Senator John ThuneSouth Dakota wheat farmers, so far in 2008, have been blessed with one of the most abundant harvests ever, with bin-busting record winter and spring wheat yields being reported across all areas of the state in August. Adequate to surplus rainfall has fallen across much of South Dakota this spring and summer. Thanks to the expertise of South Dakota farmers and our state's fertile lands, rainfall, the ingredient most often missing to brew up a bumper crop, adequately watered South Dakota's wheat this year.
South Dakota's projected average yield for 2008 is expected to be 54 bushels per acre - a new record high. For every farmer I've visited with this month these high yields are even more appreciated because of skyrocketing production costs, including fertilizer, fuel and chemical expenses.
Now let's turn the clock back 110 years to the 1898 wheat crop. I recently read a newspaper article printed in The New York Times on July 13, 1898, and have to admit that I was surprised that many of the same cycles and trends we're experiencing in 2008 occurred back then. Let me share a few examples with you. The article starts out with, "The great wheat fields of this state are a source of wonderment and astonishment to the Northwestern farmer this year." This certainly applies to 2008 as it did in 1898.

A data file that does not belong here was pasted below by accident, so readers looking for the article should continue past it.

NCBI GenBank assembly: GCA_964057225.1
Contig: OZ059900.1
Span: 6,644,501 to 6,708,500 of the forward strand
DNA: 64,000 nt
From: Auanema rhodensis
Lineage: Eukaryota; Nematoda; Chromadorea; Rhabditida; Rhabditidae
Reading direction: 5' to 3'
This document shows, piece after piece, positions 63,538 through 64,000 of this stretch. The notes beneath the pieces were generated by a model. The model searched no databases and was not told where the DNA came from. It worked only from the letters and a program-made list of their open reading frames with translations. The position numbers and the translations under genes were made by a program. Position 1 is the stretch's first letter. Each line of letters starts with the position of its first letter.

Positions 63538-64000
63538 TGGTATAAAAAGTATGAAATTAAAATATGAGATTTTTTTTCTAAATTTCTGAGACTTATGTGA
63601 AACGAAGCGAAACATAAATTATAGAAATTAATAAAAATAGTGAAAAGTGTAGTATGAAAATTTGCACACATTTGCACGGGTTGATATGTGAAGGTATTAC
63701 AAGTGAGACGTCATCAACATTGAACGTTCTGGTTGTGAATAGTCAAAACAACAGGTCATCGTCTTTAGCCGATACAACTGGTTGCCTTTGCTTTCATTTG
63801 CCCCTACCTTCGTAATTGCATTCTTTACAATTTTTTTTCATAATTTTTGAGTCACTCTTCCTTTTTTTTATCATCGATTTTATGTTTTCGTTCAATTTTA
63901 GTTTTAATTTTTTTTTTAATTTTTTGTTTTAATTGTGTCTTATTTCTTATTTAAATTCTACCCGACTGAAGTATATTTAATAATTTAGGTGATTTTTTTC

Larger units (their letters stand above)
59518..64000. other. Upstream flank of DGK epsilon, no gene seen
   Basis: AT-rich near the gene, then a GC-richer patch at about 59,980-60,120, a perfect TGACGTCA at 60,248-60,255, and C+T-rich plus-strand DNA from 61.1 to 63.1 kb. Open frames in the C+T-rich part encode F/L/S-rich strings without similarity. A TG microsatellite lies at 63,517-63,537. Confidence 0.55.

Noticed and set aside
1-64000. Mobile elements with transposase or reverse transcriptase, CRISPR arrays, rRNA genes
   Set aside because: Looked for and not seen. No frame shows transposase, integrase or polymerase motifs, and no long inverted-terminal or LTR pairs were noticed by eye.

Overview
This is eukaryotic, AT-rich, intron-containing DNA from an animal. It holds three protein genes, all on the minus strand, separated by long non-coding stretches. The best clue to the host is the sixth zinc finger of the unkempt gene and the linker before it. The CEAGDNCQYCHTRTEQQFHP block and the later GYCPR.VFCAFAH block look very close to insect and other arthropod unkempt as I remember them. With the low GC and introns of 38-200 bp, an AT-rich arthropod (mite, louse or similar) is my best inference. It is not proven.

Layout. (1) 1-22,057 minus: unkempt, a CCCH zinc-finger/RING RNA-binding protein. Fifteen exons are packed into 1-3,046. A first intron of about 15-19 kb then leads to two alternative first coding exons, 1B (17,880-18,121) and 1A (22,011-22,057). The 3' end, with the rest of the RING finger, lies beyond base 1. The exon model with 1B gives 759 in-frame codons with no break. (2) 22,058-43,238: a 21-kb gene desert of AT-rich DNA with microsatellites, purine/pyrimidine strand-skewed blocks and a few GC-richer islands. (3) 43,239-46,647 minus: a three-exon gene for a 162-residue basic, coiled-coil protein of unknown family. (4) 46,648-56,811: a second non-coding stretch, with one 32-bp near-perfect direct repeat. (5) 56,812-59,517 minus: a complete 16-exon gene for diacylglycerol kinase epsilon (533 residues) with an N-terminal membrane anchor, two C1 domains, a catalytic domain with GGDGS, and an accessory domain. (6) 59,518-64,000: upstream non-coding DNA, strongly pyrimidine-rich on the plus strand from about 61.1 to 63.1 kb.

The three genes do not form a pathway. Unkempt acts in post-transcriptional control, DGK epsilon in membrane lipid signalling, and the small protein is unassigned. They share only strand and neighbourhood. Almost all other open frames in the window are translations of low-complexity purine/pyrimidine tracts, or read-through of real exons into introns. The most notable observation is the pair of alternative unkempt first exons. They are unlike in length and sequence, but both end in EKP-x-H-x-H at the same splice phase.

Another example, as provided in the article, "The high price of wheat last fall prompted farmers to plant more extensively of wheat this year. But this was not the only reason. The Western farmer has learned to cultivate wheat at less expense." Many farmers shared with me that they planted 2008 crop-year wheat simply because wheat could be planted at much less expense per acre than corn.
According to the article, "Railroad companies are troubled over the demand that soon will be made upon them." Today, South Dakota's agriculture producers are still very much reliant on good rail access, and will greatly benefit from finalization of the Canadian Pacific Railroad's acquisition of the DM&E Railroad.
Another interesting comparison is that in 1898, ".while the rainfall has been exceptionally great, it appears to have been a benefit rather than a detriment, as the farmers predicted." This reminds me of the dire predictions for corn and soybean crops earlier this year due to excessive rainfall from eastern South Dakota all the way through the Corn Belt in Ohio. As of today, thanks to near perfect growing conditions, these same areas are expecting bountiful yields.
Finally, as one last comparison, the 1898 article provided that only six years earlier farmers in the state were "starving" and aid was sent to them from the East. The article went on to say, "But how different is their condition today. The farmers have become rich and prosperous."
Although most farmers may not have become "rich and prosperous" because of the 2008 wheat crop, I know how much they appreciate their better-than-average crop this year. However, although farmers are pleased with this year's crop, they are justifiably concerned about next year, not just because of potential uncertainty with weather, but because they are fully aware that the 2009 crop will likely set another record before it's even planted - a record high production cost per acre.
This is why I'm carefully watching and engaging with the U.S. Department of Agriculture as it implements the 2008 Farm Bill. As a Member of the Senate Agriculture Committee, I worked very hard to make sure the farm bill included a permanent disaster program and other safety net components that will be available when Mother Nature takes a raincheck on providing favorable growing conditions.